The term “green economy” danced around the corridors at the Paris climate talks, evoking visions of electric cars and “clean tech.” But “decarbonization” is a messier story in the Global South. Workers in the rapidly warming “developing world” need more than wind turbines and highbrow organic farms; they need to build livelihoods that can mitigate ecological crisis—and leap ahead of the dominant fossil-fuel based economies, which historically have both controlled and stifled their development.
A report by the New Delhi–based Just Jobs Network (JJN) explores the risks and possibilities that climate change presents for labor in India, Indonesia and Bangladesh, where global warming can be a creative as well as destructive force.
One primary impact of climate change will be rising volatility in agricultural production, which will disrupt traditional farming, fishing and pastoral communities. Ecological disruption will in turn upend related industries down the production chain, undermining logistics and retail markets.
Then comes the human fallout: By choice or out of desperation, many displaced rural people will turn to wage work or start ad-hoc businesses. Often, people’s struggles to cope with environmental risk breeds new threats. In Bangladesh, for example, where climate change and sea level rise will intensify existing vulnerabilities to flood or drought, some farmers have tried to adapt by turning to small-scale aquaculture operations. But rather than gaining alternative income in the burgeoning seafood-farming trade, in many cases farmers have sunken into debt, gotten bilked by predatory landlords, or lost their enterprises to lethal infection.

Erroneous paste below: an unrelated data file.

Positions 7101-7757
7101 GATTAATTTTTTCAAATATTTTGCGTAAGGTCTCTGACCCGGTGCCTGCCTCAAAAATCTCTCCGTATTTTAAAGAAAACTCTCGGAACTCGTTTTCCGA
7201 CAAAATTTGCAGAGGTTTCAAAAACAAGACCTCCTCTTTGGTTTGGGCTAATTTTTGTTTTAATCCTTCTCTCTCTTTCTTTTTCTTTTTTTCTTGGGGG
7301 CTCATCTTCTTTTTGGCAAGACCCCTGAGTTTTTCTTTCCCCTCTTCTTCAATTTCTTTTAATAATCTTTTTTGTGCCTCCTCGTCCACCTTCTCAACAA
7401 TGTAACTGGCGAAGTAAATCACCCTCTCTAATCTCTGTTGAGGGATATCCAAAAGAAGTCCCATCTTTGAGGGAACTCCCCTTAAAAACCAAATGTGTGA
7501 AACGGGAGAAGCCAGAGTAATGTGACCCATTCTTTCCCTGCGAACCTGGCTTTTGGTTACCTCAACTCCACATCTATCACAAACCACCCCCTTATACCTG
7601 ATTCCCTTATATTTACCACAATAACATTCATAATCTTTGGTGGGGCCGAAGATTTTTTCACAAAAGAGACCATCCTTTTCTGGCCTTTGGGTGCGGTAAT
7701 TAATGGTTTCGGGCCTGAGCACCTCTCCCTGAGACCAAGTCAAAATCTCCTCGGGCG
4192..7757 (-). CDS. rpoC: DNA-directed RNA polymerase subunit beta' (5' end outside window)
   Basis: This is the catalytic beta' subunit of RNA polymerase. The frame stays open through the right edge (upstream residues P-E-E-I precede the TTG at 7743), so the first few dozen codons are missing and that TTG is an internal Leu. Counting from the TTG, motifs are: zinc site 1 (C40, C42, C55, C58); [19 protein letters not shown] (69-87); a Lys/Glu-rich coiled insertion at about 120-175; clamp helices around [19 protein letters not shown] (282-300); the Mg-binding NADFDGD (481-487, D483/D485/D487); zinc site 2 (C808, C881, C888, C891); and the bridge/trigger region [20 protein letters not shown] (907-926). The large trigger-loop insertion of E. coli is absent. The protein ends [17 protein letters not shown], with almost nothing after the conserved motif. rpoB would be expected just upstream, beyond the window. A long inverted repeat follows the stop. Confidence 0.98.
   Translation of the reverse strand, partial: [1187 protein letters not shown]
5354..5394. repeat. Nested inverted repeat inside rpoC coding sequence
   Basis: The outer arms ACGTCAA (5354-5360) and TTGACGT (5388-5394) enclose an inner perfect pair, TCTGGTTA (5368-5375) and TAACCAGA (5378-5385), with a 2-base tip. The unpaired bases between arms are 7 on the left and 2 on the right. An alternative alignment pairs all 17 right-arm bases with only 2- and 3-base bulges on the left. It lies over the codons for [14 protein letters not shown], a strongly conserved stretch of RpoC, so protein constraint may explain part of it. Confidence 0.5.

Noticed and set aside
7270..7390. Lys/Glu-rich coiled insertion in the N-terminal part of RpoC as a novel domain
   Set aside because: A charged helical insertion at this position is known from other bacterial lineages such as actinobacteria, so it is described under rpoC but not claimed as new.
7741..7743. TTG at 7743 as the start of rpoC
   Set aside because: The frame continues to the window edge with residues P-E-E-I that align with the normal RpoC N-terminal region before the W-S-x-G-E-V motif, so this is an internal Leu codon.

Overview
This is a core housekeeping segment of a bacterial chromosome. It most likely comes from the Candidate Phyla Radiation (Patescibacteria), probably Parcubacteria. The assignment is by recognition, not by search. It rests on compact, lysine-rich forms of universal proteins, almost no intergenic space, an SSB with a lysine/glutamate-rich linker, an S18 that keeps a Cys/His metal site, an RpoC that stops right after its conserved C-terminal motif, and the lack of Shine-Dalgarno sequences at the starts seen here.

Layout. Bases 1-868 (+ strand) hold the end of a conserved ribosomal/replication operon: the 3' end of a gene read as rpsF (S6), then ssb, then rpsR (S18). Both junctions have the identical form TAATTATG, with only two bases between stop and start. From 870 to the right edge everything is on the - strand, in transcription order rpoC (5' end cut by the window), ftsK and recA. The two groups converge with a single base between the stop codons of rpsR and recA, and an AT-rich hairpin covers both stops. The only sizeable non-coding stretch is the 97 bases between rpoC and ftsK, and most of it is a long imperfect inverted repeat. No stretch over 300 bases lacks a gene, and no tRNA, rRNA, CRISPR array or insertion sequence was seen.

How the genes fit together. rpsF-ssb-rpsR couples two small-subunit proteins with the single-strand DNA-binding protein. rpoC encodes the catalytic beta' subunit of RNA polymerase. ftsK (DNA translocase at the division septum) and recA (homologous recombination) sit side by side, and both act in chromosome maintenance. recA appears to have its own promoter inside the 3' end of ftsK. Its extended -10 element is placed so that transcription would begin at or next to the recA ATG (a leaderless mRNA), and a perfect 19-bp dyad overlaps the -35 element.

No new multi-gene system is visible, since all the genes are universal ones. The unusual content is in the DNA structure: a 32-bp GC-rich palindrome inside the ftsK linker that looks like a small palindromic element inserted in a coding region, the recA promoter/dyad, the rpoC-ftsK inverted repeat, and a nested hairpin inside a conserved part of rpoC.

JJN researchers found that in Indonesia, sea level rise will drive displacement of more than 80,000 farmers. Meanwhile, export-driven, unsustainable palm-oil farming is ravaging precious forest tracts, leading to public-health catastrophes like this summer’s ferocious wildfires in Kalimantan and Sumatra. Facing the incursion of the seas and toxic smoke overhead, people may try to flee flood and fire by moving again into harm’s way. “Climate change will speed up migration to urban areas,” according to JJN, “but most of its cities are vulnerable to coastal flooding.”
But migration, for better or worse, serves as a sociological barometer for the climate crisis. A basic coping mechanism in response to declining crop yields, for instance, might be more Indian farmers streaming into cities to pursue low-wage, dangerous construction jobs. Some may migrate to the Middle East as low-wage guestworkers, where they are even more vulnerable to abuse. Wherever they go, JJN reports, “migrant workers enjoy little to no legal protections when they migrate, making them particularly susceptible to exploitation.”